The map being on the touch screen while you're sailing helps make it ten times easier to get where you want to go or see where you have to go for the next treasure chart without having to sacrifice sail time to do so. Not only does it offer the basic overworld map but it also allows you to click on any square to zoom in and check out a more detailed version of that sector, which is great if you're trying to figure out where the treasure from your newest treasure chart is.
Seeing how useful the gamepad could be, I figured that a full fledged Tingle Tuner remake was in store for this iteration. Unfortunately, Tingle Tuner has been removed this time around, though the statues are still hidden around the world (they can be obtained with a normal bomb now instead of a Tingle bomb). In its place is the Tingle Bottle, a relatively cool new feature that integrates Miiverse into the game quite well. Once you obtain the item, you can turn it on to find messages in a bottle floating out at sea or send off your own (which you can attach Pictographs to). You can even use the new "Selfie" function of the Pictobox to take pictures of yourself at various locations and send them off to friends and unknowns to ponder and comment on. While this seems like a fun, minor addition, it has practical uses that I'll get to momentarily.
One of the largest side quests in Zelda history was the Nintendo Gallery quest, which required you to take color photos of every character, enemy and boss in the entire game and submit them to Carlov, a sculptor who turns your photos into figurines. Each figurine was cool and offered a tidbit of information about each character or enemy. However, due to hardware limitations, the quest required you to constantly travel back and forth to the gallery (as you could only hold 3 pictures), making it the most arduous and tiresome quest in Zelda history as well. However, this time around the developers added in several tweaks to make the quest go much more swimmingly. The first is the fact that you can now get the color pictograph, a necessity for the quest, as soon as you enter Windfall (no more having to go to Forest Haven and get a colorful firefly!). The second is the fact that the Pictobox holds 12 photos now instead of 3, a feature that makes collecting Pictographs much easier. The third feature is telling you whether or not a photo is good when you take it, eliminating the frustration of taking a picture and driving it all the way to the gallery only to find out that the angle is slightly off and Carlov won't accept it.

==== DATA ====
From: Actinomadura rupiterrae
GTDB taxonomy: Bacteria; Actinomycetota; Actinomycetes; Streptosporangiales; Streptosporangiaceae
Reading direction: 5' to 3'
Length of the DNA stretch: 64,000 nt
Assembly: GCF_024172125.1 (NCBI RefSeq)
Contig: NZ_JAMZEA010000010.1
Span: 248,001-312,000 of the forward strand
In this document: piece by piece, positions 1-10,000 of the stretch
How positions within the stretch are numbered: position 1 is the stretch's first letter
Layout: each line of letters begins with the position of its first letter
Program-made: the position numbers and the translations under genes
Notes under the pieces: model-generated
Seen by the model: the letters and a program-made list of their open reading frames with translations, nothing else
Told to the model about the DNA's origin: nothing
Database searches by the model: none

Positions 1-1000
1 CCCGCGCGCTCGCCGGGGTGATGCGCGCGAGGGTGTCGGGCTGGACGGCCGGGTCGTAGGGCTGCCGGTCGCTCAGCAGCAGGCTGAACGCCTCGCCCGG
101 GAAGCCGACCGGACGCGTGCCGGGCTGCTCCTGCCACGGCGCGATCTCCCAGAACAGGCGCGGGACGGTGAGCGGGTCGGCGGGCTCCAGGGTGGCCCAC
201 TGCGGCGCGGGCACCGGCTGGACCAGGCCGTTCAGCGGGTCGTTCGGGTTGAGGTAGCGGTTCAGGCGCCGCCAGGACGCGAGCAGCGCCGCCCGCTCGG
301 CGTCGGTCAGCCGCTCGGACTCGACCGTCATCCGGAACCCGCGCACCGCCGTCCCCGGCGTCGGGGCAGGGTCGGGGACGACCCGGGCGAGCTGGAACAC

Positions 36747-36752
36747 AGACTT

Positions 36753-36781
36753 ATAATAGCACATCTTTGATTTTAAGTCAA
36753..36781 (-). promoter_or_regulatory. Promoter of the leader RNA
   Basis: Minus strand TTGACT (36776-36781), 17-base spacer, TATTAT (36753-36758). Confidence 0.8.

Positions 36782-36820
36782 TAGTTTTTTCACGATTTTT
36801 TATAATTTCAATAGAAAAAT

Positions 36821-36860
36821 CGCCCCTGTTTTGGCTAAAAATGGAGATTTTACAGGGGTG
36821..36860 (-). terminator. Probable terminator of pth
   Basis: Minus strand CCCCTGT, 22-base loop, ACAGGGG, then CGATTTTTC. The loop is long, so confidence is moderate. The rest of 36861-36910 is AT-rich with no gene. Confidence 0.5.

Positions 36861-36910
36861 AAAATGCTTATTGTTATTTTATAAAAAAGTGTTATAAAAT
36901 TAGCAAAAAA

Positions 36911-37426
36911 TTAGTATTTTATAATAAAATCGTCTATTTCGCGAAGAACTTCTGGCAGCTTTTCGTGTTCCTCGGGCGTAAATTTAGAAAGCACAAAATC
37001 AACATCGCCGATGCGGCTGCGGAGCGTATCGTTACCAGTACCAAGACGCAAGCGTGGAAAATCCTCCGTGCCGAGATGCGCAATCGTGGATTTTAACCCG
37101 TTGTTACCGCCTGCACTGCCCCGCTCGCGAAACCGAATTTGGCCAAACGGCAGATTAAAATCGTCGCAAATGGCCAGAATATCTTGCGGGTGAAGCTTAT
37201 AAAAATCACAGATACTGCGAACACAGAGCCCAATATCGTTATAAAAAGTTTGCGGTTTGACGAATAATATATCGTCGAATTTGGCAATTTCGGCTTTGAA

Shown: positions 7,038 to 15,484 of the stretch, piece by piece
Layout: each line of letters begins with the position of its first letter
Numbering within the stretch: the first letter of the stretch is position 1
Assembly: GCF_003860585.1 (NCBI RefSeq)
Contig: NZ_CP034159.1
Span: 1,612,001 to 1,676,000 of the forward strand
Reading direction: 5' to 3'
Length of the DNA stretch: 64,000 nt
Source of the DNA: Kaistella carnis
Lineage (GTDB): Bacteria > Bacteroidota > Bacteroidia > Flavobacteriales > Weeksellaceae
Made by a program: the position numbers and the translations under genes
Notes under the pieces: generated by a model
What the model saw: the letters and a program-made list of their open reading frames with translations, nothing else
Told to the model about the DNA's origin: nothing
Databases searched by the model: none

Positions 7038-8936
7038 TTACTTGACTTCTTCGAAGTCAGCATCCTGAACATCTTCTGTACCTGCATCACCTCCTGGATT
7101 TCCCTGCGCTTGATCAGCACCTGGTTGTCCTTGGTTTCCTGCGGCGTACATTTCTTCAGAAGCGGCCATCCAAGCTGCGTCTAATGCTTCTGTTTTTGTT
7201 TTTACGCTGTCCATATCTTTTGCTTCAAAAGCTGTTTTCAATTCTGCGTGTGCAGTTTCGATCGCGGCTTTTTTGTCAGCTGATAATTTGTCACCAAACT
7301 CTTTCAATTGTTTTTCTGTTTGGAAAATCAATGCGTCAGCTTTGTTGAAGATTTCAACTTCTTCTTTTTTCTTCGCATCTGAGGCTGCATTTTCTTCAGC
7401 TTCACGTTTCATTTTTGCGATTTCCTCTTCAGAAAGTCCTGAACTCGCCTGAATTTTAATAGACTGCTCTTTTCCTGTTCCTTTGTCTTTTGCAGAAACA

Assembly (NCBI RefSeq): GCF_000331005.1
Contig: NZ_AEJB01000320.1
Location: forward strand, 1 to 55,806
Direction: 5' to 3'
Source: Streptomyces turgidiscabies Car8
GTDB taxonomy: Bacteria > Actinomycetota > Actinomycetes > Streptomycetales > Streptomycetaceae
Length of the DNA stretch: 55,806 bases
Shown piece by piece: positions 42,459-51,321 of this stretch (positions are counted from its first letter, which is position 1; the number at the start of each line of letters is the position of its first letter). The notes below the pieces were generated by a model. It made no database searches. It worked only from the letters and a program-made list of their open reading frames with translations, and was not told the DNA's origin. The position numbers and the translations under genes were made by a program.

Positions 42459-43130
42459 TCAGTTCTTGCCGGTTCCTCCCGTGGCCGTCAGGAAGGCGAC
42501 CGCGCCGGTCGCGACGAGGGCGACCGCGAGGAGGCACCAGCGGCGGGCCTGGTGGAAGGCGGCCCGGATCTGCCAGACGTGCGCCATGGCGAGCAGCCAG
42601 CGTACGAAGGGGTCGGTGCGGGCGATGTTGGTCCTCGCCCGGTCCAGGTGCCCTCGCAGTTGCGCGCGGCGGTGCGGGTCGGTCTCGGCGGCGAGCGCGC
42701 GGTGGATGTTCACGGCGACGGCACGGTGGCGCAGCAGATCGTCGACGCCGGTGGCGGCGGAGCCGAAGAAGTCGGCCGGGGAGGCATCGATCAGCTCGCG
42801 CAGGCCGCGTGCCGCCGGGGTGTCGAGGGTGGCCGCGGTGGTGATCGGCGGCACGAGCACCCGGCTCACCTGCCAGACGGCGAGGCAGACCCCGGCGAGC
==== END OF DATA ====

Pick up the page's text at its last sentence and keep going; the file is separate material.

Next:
But the single biggest upgrade to the quest is the above mentioned Tingle Bottle. Since players can attach Pictographs to their messages to post on Miiverse, any bottle you find with a picture can be downloaded to your Pictobox. That means that if you were unfortunate enough to miss out on a boss pictograph or haven't got far enough to get a legendary pictograph, you can search for Tingle Bottles which may contain said photos and download them to your Pictobox for figurines. This can save a TON of time (and rupees) and pictures aren't forfeited when they're shared, which makes them that much easier to share and obtain.
One of the other long, boring and costly quests (which I won't mention due to spoilers) has also been altered so that it is easier and more fun. Several of the charts have been eliminated (replaced by new Treasure Charts) which are replaced with the object in question itself, making the quest much easier on your wallet and on your sanity. That way, you can simply finish it up and continue the game in question.
Other new, minor additions include the ability to use the Wii U Pro Controller (one of my favorite controllers of all time), Wind Waker animations only playing once, the ability to hold 500 rupees at the start of the game (with the upgrades becoming 1000 & 5000) and the ability to turn while grappling.
One thing that's not quite up to par with the other Zelda games is the short length. If you completely ignore the sidequests and islands to explore, you're going to be sorely disappointed with the lack of dungeons (there's only six if I recall correctly, with one being kind of a mini dungeon). This game was truly made for the explorers out there and if you're not one to explore and search for secrets, you probably won't enjoy this one as much as others in the series.
Though numerous additions make travel time less cumbersome and time consuming, sailing still takes up a vast majority of gameplay. While you won't be on the sea for 70% of the game this time, you're still on it enough that it can be tiresome if you're not a fan of it and it should be noted for those who disliked the sailing aspect of the original.
All in all, Wind Waker was one of my favorite Zelda games and with all the numerous tweaks Nintendo put into the game this time around, I can safely say that this is my favorite Zelda of all time. The fact that it rewards those who enjoy exploring the world map while still offering enough guidance to get to your next goal is perfect and the upgraded graphics and new tweaks eliminate nearly all of my complaints with the original and make this a must purchase for any gamer. Add in new, bonus content (like new Treasure Charts) and that fact that it's extremely forgiving to newcomers and you really have no reason not to purchase the game. Buy it for yourself and you'll see what I mean.
Reviewer's Score: 10/10 | Originally Posted: 12/03/13
Game Release: The Legend of Zelda: The Wind Waker HD (US, 10/04/13)